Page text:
The Participation Blog

Choose Your Digital Tools Wisely for any Collaborative Process

Digital communication has truly transformed public participation but it’s not an automatic or comprehensive solution to working with the public. It does not solve everything. Thus, it is important to choose your digital tools wisely in order to promote the collaborative process.

What’s In Your Toolbox?

collaborative process toolsWhen I look at my digital toolbox I think about five key components:

  1. Electronic Communication: such as email, text, web sites, blogging
  2. Video Communication: such as Skype, Facetime, Webinar
  3. Social Media: such as Facebook, Twitter, Instagram
  4. Logistical Tools: such as Survey Monkey, Doodle, Eventbrite
  5. Participation Tools: such as Metroquest, Ehtelo, Peak Democracy

Obviously, there are a lot of great tools out there. However, a great tool does not immediately translate into great or even good public participation. The tools available dramatically enhance and extend a public participation program but do not yet provide a total solution and should not be viewed as such. Part of this lies in the limitations of the tool itself, but much of it also lies with how we currently use digital communication in society and what that means for civil discourse and a collaborative process.

We are barely in the adolescence of the digital age. We still lack many of the conventions and rules that support civil digital discourse. While online interaction is effective in many ways, it also falls short of important conventions needed to engage people constructively. I have no doubt we will get there but eventually, for now we need to be careful in our selection and use of digital tools.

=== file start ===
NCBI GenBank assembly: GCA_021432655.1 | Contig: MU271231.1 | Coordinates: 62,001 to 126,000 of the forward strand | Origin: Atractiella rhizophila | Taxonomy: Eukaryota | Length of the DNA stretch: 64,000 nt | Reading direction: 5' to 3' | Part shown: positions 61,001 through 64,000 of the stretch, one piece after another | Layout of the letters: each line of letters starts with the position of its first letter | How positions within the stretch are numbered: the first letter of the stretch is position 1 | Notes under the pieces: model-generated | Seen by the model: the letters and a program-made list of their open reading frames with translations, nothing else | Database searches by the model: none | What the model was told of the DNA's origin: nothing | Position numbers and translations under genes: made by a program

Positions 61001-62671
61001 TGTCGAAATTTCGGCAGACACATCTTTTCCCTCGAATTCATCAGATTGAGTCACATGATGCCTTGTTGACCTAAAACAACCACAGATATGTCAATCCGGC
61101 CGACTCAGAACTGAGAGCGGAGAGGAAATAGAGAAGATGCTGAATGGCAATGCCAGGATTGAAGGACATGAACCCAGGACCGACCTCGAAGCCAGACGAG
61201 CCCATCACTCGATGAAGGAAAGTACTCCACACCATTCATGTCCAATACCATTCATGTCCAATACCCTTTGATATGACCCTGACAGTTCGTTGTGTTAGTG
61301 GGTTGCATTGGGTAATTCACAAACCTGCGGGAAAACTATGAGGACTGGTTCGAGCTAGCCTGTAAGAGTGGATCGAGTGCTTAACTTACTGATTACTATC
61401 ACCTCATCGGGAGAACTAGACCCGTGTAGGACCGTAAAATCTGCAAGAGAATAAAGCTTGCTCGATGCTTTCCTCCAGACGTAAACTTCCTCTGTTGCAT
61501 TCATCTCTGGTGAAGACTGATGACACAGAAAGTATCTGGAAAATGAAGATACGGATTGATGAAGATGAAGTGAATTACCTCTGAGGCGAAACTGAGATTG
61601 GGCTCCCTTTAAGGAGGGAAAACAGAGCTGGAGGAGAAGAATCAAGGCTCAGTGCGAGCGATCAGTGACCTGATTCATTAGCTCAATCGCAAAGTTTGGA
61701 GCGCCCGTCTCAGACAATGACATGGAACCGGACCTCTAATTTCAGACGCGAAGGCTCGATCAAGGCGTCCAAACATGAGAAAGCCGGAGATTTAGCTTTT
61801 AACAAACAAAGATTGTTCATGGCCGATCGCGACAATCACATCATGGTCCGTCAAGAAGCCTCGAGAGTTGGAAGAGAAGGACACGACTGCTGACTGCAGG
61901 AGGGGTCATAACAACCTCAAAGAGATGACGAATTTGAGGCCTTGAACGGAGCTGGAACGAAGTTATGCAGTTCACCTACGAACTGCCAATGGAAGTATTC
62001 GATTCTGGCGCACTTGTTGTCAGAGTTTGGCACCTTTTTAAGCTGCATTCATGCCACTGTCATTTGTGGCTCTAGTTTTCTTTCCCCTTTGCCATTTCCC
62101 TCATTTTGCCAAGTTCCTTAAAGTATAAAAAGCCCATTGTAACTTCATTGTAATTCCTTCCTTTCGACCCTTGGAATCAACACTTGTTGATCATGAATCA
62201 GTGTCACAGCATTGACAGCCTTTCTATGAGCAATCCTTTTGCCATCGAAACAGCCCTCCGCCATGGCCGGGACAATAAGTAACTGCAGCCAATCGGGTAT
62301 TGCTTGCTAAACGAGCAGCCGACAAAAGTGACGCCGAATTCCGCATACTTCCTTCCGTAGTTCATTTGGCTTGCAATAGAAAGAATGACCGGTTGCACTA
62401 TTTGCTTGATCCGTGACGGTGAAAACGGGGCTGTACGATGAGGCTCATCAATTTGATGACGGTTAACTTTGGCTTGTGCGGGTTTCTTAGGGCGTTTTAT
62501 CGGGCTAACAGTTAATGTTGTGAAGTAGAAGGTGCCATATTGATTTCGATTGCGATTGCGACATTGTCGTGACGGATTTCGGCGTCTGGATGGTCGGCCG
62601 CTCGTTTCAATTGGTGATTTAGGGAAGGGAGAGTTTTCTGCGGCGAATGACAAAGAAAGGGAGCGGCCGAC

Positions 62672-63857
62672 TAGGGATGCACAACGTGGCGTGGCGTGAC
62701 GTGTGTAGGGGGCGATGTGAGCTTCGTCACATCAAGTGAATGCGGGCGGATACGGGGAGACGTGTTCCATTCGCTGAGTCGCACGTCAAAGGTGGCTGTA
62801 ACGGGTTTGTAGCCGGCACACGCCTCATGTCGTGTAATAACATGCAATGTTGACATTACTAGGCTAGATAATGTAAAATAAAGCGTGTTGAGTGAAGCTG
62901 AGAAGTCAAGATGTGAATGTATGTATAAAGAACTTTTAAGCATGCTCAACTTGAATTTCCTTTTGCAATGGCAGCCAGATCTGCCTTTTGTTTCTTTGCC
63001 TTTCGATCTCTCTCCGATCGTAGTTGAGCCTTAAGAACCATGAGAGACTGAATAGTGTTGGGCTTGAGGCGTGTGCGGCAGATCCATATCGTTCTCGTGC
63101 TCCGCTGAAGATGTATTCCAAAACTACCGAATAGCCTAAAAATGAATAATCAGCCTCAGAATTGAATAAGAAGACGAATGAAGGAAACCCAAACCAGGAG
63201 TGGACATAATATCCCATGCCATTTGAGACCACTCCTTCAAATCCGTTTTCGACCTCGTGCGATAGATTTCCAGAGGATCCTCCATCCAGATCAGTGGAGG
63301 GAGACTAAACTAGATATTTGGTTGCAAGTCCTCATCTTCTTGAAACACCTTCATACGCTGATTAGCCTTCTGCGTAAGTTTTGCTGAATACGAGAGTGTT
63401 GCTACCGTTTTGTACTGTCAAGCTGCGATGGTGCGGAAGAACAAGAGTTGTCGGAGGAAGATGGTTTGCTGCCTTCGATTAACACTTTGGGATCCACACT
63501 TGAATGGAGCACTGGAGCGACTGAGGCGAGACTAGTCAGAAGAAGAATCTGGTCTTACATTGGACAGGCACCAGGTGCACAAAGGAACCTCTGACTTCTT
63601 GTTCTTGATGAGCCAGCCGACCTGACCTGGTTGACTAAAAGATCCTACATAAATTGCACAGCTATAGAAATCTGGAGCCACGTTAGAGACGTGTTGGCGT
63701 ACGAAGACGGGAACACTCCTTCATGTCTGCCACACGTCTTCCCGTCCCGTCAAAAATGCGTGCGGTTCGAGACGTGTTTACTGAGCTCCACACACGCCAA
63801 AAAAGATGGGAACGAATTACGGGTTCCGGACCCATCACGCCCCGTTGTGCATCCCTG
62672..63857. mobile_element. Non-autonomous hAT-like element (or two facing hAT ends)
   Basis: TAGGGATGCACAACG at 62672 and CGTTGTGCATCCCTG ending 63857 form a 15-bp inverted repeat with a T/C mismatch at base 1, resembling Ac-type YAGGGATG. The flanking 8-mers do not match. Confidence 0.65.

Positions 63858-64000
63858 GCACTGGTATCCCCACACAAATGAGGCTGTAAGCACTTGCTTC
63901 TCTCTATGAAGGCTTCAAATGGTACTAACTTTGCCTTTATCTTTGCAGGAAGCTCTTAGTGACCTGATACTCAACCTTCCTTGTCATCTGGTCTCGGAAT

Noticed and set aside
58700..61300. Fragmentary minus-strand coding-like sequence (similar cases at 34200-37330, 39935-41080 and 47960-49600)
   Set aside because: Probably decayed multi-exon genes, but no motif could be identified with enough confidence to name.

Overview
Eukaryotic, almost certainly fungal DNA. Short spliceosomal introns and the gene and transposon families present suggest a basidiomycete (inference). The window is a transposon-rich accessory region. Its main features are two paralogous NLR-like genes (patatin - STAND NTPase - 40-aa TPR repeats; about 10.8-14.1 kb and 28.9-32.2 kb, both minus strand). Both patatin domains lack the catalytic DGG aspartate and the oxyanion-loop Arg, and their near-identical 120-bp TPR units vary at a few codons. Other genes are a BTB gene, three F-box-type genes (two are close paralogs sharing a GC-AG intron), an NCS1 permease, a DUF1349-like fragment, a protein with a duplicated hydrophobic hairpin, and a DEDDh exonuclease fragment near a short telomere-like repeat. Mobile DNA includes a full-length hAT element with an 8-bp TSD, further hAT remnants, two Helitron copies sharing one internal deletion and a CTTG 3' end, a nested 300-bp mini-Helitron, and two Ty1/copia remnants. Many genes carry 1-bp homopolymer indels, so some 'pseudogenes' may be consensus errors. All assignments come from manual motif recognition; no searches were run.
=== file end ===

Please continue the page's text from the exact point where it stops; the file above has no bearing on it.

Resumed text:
Consider the Goals of Your Collaborative Process

Consider what you are trying to do, as well as the strengths and weaknesses, before using digital technology:

  1. Disseminate information

Good at: getting identical information to a lot of people quickly

Not so good at: Reaching everyone, ensuring the understanding of that information, reacting to misunderstanding

  1. Get public input to decisions

Good at: getting written input, mostly opinions and reactions

Not so good at: understanding who thinks what and why (too easy to stuff the ballot box and too much anonymous input)

  1. Create community dialogue about challenging issues

Good at: reaching lots of people

Not so good at: getting them to really listen to each other

  1. Build the relationships that make society work

Good at: reaching lots of people

Not so good at: making meaningful connections and talking about things with high emotional content

Yes, there are a lot of great tools out there, but you can’t start with the tools. Even the developers will tell you that these tools are intended to be used as part of an overall program in the collaborative process, not as a stand-alone activity.

Instead, you need to begin with clear goals and an overall strategy for engaging your communities. The best public participation programs will then integrate new technology with traditional tools to create an overall approach.

Doug Sarno